It was one day that Riya Karumanchi, a 14-year-old Burlington student, learned that her friend’s grandmother experienced vision loss. After witnessing the challenges that the grandmother faced, Karumanchi was inspired to create a solution.
In Canada, 20 per cent of adults have a hearing impairment and 19 per cent of adults experience visual impairments, according to Statistics Canada.
“I noticed how people with visual or hearing impairments were struggling to get around by themselves,” Karumanchi said. “I saw how frustrating it could be and from that, I wanted to invent an assistive device to improve their lives.”
In February 2017, Karumanchi founded her company, Smart Cane. Smart Cane is a device for orientation and mobility to assist the blind and deaf community. The purpose of the tool is to help increase their independence.
This assistive device is made up of four main features, according to Karumanchi. The first component detects obstacles in front of the user that are obstructing their path and notifies them through vibrations. The device then connects to a map on their mobile phone that will tell them which direction to go. There is also an emergency button and when it is pressed, emergency services will be contacted and given their personal information, medical history and location. The final component offers the user with the option of sharing their location with family and caregivers.
“I believe this device will help those who are deaf or blind and their caregivers as well,” Karumanchi said. “It is important that they have the confidence to travel on their own.”
Science fair project to business
The development process began after Karumanchi participated in Basecamp. This is an eight-week incubation program for youth focused on ideation and creating problem-driven validated solutions at Ryerson University.
“After Basecamp, a partner and I created a prototype of the Smart Cane to present at our school science fair,” Karumanchi said. “We won at our school fair and then advanced on to the Bay Area Science and Engineering Fair [BASEF]. We won a lot of awards at BASEF and that motivated me to turn this science fair project into a business.”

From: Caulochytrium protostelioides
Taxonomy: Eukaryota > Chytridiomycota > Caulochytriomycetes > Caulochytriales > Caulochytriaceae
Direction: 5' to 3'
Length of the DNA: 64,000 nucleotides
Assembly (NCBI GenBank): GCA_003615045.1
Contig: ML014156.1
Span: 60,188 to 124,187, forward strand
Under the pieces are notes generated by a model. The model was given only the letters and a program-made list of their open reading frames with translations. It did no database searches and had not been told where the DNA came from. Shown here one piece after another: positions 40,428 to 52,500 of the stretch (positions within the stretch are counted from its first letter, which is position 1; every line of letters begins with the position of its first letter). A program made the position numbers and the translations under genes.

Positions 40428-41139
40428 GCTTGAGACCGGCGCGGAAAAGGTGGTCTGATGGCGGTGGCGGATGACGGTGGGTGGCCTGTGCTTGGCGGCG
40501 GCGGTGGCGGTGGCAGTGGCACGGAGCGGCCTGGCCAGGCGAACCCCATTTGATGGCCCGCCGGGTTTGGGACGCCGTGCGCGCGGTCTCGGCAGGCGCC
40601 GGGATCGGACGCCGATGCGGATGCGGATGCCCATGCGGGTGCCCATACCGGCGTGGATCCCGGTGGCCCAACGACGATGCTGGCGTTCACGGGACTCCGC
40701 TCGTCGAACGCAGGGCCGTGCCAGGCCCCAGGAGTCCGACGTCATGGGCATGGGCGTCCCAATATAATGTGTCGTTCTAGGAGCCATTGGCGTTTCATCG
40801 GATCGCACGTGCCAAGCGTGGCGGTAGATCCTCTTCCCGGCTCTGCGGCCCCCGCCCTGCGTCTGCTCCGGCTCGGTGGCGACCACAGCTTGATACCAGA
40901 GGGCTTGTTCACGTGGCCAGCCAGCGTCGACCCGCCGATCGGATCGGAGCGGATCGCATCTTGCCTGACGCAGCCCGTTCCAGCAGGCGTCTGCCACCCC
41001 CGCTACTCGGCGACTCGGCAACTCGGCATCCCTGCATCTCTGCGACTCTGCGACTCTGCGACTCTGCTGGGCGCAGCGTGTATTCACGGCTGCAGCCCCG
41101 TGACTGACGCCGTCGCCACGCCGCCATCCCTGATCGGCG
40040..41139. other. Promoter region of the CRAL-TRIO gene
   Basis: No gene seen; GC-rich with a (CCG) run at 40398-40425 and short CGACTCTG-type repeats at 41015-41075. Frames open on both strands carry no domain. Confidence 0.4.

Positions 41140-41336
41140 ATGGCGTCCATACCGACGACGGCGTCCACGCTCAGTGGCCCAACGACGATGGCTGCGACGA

In April 2017, Karumanchi became involved with Hacking Health. This is a social organization that pairs innovators with healthcare experts to build solutions for healthcare problems through the use of emerging technology.
“At this two-day event we pitched our idea and we then formed a team,” Karumanchi said. “After working with the team we had to pitch to a panel of industry professionals who were the judges. We won the People’s Choice Award and I received an internship with MEDIC at Mohawk College.”
The Mohawk mHealth and eHealth Development and Innovation Centre [MEDIC] is an industry catalyst that facilitates innovation and adoption of digital technology into the healthcare sector.
Karumanchi is currently an intern at MEDIC and receives daily mentorship for her company. Her goal is to produce a minimal viable product for Smart Cane by December 2018. Karumanchi will also begin high school in September at White Oaks Secondary School and aspires to be a pediatrician in the future.
Contact Smart Cane
Phone: (416) 364-8495